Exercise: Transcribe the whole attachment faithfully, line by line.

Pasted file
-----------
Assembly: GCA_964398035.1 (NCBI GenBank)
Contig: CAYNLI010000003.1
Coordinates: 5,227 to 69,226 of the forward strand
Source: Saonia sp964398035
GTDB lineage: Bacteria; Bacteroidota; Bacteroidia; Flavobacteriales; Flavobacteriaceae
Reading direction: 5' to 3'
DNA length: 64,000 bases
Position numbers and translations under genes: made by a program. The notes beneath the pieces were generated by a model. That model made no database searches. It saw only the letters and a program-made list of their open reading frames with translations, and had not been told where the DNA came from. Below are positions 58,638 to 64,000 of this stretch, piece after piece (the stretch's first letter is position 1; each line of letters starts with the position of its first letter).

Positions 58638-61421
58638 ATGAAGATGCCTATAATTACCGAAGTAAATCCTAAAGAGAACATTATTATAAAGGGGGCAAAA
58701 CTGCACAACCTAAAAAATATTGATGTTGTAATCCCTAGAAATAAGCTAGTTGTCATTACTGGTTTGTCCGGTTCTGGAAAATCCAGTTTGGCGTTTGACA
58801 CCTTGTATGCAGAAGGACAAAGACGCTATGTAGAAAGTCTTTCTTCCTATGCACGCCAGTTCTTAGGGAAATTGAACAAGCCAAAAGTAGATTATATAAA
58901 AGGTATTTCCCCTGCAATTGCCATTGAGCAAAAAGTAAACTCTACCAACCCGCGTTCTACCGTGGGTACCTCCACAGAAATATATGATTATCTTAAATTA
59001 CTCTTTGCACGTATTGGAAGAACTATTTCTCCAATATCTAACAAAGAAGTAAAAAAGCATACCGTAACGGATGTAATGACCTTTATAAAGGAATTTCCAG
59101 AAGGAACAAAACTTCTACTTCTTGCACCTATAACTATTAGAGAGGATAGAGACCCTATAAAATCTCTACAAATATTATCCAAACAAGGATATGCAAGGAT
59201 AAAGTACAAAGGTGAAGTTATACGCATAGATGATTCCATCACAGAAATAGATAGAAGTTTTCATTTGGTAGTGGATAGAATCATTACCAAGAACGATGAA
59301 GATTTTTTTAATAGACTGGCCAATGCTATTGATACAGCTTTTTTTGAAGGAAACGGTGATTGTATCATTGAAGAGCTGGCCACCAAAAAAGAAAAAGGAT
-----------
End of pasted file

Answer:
Assembly: GCA_964398035.1 (NCBI GenBank)
Contig: CAYNLI010000003.1
Coordinates: 5,227 to 69,226 of the forward strand
Source: Saonia sp964398035
GTDB lineage: Bacteria; Bacteroidota; Bacteroidia; Flavobacteriales; Flavobacteriaceae
Reading direction: 5' to 3'
DNA length: 64,000 bases
Position numbers and translations under genes: made by a program. The notes beneath the pieces were generated by a model. That model made no database searches. It saw only the letters and a program-made list of their open reading frames with translations, and had not been told where the DNA came from. Below are positions 58,638 to 64,000 of this stretch, piece after piece (the stretch's first letter is position 1; each line of letters starts with the position of its first letter).

Positions 58638-61421
58638 ATGAAGATGCCTATAATTACCGAAGTAAATCCTAAAGAGAACATTATTATAAAGGGGGCAAAA
58701 CTGCACAACCTAAAAAATATTGATGTTGTAATCCCTAGAAATAAGCTAGTTGTCATTACTGGTTTGTCCGGTTCTGGAAAATCCAGTTTGGCGTTTGACA
58801 CCTTGTATGCAGAAGGACAAAGACGCTATGTAGAAAGTCTTTCTTCCTATGCACGCCAGTTCTTAGGGAAATTGAACAAGCCAAAAGTAGATTATATAAA
58901 AGGTATTTCCCCTGCAATTGCCATTGAGCAAAAAGTAAACTCTACCAACCCGCGTTCTACCGTGGGTACCTCCACAGAAATATATGATTATCTTAAATTA
59001 CTCTTTGCACGTATTGGAAGAACTATTTCTCCAATATCTAACAAAGAAGTAAAAAAGCATACCGTAACGGATGTAATGACCTTTATAAAGGAATTTCCAG
59101 AAGGAACAAAACTTCTACTTCTTGCACCTATAACTATTAGAGAGGATAGAGACCCTATAAAATCTCTACAAATATTATCCAAACAAGGATATGCAAGGAT
59201 AAAGTACAAAGGTGAAGTTATACGCATAGATGATTCCATCACAGAAATAGATAGAAGTTTTCATTTGGTAGTGGATAGAATCATTACCAAGAACGATGAA
59301 GATTTTTTTAATAGACTGGCCAATGCTATTGATACAGCTTTTTTTGAAGGAAACGGTGATTGTATCATTGAAGAGCTGGCCACCAAAAAAGAAAAAGGAT